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Heat expands in U.S., wildfires rage, 'doomsday' planes damaged

Staff Writer |
Record-challenging heat will expand into the Pacific Northwest as hot, dry weather elevates the wildfire risk in the Southwest through Sunday.

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The core of extreme heat will spread northward as a high pressure area expands over the West.

A high pressure area is a mainly dry weather feature that can lead to intense heat waves during the spring and summer months.

As these features move or weaken, the core of the heat shifts.

“Heat will get supercharged across the Pacific Northwest through the weekend,” AccuWeather Senior Meteorologist Michael LeSeney said.

Fire officials in Utah said the Brian Head wildfire nearly doubled in size overnight Thursday, threatening another resort town in the rural southwestern portion of the state.

The fire forced the evacuation of Brian Head, Utah, a tiny ski town where about 750 people were told to leave on Saturday. On Friday, the Mammoth Springs area also was evacuated.

The fire grew to more than 28,000 acres across two counties Friday and is 5 percent contained, officials said Friday. Strong winds and hot temperatures fanned the fire, which grew by 17,000 acres in a single night.

The fire is encroaching on about 400 cabins on the north and east sides of Panguitch Lake, a popular summer tourist destination for fishing. The Garfield County Sheriff's Office said they did not have an exact count on how many people have evacuated the north side of the lake, but some residents crossed to the south side, which was not under immediate threat.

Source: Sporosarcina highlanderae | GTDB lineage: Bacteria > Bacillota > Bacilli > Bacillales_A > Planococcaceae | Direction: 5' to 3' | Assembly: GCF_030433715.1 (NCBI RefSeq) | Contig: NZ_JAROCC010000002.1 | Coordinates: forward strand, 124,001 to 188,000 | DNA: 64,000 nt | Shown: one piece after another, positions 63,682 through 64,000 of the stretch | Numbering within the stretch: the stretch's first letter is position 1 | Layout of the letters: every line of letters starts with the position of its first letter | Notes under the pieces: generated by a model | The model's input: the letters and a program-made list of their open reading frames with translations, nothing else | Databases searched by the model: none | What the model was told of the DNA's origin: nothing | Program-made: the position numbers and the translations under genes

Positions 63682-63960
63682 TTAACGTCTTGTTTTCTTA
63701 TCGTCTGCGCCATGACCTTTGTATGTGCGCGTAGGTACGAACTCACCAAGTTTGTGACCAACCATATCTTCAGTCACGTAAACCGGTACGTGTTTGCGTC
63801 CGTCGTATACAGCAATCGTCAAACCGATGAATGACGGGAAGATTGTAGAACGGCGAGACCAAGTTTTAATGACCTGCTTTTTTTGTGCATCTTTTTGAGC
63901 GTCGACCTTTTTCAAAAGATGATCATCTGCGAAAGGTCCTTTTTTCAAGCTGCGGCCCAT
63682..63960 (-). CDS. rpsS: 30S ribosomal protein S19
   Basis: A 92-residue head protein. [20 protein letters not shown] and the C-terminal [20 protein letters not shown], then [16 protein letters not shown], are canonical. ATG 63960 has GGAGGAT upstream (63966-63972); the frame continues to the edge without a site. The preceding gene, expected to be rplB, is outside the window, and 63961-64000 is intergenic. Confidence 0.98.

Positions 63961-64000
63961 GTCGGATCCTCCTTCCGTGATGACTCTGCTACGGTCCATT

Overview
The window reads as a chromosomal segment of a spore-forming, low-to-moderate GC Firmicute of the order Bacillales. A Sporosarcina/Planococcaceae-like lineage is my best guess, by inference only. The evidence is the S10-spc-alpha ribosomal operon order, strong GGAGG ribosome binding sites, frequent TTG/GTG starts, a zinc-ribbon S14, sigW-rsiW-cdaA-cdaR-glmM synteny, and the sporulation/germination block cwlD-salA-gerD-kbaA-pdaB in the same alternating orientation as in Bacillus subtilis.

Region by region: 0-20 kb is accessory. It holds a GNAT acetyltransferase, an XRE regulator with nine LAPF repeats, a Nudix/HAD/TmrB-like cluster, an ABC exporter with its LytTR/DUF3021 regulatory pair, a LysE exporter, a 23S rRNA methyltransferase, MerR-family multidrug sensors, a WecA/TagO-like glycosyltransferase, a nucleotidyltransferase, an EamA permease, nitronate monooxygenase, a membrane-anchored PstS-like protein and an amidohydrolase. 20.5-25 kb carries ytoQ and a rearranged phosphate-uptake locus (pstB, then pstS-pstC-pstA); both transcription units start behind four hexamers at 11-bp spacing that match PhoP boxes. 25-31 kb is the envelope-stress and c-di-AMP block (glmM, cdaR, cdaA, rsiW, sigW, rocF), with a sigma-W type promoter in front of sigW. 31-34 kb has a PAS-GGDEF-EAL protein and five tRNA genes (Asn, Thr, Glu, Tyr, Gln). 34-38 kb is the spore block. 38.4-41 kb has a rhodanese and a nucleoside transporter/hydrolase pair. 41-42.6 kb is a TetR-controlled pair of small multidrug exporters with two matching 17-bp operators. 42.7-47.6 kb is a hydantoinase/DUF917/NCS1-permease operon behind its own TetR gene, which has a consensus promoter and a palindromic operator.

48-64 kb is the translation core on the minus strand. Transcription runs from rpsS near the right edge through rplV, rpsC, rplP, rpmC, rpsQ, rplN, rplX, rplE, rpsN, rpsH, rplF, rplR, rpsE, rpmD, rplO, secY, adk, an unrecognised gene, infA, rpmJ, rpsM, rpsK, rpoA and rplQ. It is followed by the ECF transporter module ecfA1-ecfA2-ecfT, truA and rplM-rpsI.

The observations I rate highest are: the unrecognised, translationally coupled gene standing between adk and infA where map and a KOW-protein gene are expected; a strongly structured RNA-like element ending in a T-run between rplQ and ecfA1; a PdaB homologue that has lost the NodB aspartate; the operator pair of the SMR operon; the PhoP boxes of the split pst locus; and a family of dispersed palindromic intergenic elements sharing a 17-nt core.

Tourists planning to visit the area were cut off because the fire forced the closure of State Route 143, the lone point of access to the lake. Officials have not given a timetable for when the road will reopen.

A tornado at a U.S. Air Force base in Nebraska damaged 10 aircrafts including two E-4B "doomsday" planes.

The two E-4Bs, which serve as the military's National Airborne Operations Center during national emergencies, were knocked out of service when a tornado struck Offutt Air Force Base on June 16.

In the event ground bases are destroyed, the "doomsday" plane acts as the command and control hub for the president, secretary of defense and joint chiefs.

The U.S. military has a total of four E-4B planes in the fleet, but officials said it would still be able to carry out a mission with half the fleet damaged.

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